By Sandra Vaughan, Grand Circle Foundation Project Manager, East Africa
Emanuel Mamysha came to Njia Panda in 2014 with one hope: to enhance learning at the school and make a better environment for the pupils to learn in. It was such a simple priority and yet, he was met with resistance at every step until Grand Circle Foundation stepped in to lend a helping hand. We explained the school partnership to the community and that we could only continue to support the school if the community in return supported the new Headmaster and Grand Circle Foundation.
Emanuel came from a school with little support from parents and no stakeholder/community support. There was negligible funding received into the school account and so in order to ensure Emanuel had teachers teaching, he would buy chalk out of his own pocket and distribute two pieces every day to every teacher. If he didn’t, they would sit in the staff room or not come to school.
He was then transferred to Njia Panda, a Grand Circle Foundation supported school, and he has never been happier.
The last two years have seen Njia Panda grow academically in leaps and bounds, so I sat with Emanuel and interviewed him about life before and after Grand Circle Foundation. In 2014 when Emanuel joined, the school was 48th out of 106. Within one year, the school moved to #7 and last year, they came in at #3—an incredible achievement!
Although Emanuel receives about $130 a month to run the school, the support from Grand Circle Foundation has been far greater. With our donation, he was able to plant over 500 trees and he received 1,000 from the forestry commission. He has planted 100 banana trees which have already fruited, enabling him to feed a whole school as a treat and also sell some at market. The greenhouse we built generates a very good income, which not only supports the school financially, but it also enables them to expand the project to cultivate and irrigate another half-acre of land.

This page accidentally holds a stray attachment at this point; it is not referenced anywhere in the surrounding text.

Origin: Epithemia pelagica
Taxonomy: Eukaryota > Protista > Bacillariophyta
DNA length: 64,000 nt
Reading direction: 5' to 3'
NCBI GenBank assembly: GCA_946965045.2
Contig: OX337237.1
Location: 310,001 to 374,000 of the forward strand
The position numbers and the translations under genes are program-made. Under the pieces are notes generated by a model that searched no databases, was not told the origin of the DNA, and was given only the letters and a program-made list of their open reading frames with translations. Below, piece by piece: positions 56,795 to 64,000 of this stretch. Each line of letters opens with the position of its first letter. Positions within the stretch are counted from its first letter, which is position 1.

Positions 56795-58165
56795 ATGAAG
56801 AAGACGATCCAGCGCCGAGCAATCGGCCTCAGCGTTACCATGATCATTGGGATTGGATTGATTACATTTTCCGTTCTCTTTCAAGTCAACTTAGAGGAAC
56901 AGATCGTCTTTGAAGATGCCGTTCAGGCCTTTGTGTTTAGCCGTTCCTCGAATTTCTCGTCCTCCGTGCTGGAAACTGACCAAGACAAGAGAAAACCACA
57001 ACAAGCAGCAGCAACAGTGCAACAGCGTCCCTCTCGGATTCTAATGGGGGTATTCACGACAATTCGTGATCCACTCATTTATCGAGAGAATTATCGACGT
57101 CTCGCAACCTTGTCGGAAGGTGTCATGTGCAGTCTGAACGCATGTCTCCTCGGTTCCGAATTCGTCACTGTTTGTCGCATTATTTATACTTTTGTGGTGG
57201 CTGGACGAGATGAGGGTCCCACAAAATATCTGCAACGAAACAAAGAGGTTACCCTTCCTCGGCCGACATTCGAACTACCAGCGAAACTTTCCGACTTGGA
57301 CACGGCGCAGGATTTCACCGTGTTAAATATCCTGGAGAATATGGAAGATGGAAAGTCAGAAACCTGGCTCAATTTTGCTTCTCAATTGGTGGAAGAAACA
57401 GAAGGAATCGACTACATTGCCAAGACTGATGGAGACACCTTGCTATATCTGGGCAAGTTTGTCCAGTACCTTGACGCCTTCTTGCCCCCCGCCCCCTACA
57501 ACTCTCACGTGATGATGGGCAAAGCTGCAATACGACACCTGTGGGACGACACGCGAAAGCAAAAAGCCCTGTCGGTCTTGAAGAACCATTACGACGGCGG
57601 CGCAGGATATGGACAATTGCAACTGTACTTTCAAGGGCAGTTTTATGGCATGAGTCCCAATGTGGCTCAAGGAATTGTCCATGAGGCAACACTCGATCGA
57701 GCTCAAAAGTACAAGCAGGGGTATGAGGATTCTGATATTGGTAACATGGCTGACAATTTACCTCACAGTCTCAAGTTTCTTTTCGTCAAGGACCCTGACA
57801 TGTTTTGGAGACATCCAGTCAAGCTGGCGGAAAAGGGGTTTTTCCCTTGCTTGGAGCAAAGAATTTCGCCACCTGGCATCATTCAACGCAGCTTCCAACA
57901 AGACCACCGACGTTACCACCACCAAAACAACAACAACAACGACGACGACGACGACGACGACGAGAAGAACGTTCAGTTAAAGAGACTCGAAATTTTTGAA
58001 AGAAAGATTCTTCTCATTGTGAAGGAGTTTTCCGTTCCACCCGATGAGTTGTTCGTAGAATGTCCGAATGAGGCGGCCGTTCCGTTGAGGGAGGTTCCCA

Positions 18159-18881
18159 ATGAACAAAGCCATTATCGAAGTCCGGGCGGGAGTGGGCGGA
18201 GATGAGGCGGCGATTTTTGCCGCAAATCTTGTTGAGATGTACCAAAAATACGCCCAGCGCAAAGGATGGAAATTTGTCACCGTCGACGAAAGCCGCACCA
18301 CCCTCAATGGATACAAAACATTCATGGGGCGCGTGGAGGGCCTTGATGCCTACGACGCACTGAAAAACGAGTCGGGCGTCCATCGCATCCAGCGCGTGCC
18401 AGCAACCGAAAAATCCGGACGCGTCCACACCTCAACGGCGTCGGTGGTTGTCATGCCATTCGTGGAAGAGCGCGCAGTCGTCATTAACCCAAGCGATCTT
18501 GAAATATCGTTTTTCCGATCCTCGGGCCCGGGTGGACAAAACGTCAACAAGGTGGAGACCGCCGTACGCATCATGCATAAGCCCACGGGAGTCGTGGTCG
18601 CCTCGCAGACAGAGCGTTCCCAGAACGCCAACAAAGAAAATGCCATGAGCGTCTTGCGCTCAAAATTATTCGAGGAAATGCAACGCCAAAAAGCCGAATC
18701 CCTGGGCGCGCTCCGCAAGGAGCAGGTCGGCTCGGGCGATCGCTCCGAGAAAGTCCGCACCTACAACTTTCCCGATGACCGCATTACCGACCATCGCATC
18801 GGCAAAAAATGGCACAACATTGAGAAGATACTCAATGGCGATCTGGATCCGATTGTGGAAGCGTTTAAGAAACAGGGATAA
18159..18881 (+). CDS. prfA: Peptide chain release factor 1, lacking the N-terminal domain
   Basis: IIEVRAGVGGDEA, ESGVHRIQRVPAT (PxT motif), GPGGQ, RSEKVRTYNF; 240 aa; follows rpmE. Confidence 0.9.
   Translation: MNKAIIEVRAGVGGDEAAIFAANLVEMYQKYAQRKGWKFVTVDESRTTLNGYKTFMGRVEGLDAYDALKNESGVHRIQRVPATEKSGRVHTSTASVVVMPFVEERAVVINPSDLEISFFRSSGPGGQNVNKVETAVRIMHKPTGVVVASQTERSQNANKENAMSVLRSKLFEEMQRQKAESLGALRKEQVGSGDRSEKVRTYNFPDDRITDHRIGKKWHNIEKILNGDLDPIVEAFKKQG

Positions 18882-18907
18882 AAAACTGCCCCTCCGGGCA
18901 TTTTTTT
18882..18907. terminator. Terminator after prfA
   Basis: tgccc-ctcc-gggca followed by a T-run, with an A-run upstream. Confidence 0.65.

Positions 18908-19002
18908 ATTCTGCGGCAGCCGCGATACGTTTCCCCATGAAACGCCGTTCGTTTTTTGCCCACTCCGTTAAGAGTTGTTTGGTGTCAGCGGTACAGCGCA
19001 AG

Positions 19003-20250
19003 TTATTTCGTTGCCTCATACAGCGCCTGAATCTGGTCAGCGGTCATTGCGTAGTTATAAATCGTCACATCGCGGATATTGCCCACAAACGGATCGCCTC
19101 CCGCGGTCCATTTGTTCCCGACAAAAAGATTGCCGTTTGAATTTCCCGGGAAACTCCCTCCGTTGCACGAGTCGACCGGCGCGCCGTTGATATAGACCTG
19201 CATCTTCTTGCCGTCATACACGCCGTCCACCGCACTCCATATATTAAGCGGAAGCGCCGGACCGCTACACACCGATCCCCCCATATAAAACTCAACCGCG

Our continuous donations of school supplies ensures such basics like chalk, pens, pencils, and books are freely available to every child. No one gets sent home because they can’t afford a pen or pencil. But one of the best practices Emanuel has introduced at school has been with the help of our generous travelers.
Every week, children in grade seven take a practice test, and once a month they take a “mock test/exam” with the local nearby school. The top 10 students all receive a reward, and this comes from donations our travelers bring from the U.S. such as crayons, colored pencils, playing cards, etc. Already at two months into the New Year, 52 children are passing their mock exam out of 80 children.
When Emanuel came to Njia Panda in 2014, attendance records were only at 80%, but today it’s as high as 94%. In 2015, he had 574 students and now has 738. In 2015 he struggled to establish a lunch program in school supported by parents, but today the children get a lunch every day.
Emanuel, you are amazing and we all wish you every success this year and for the future. All our schools need to learn from you. Emanuel’s dream is to get Njia Panda ranked as the number one school out of the 106 in the region.
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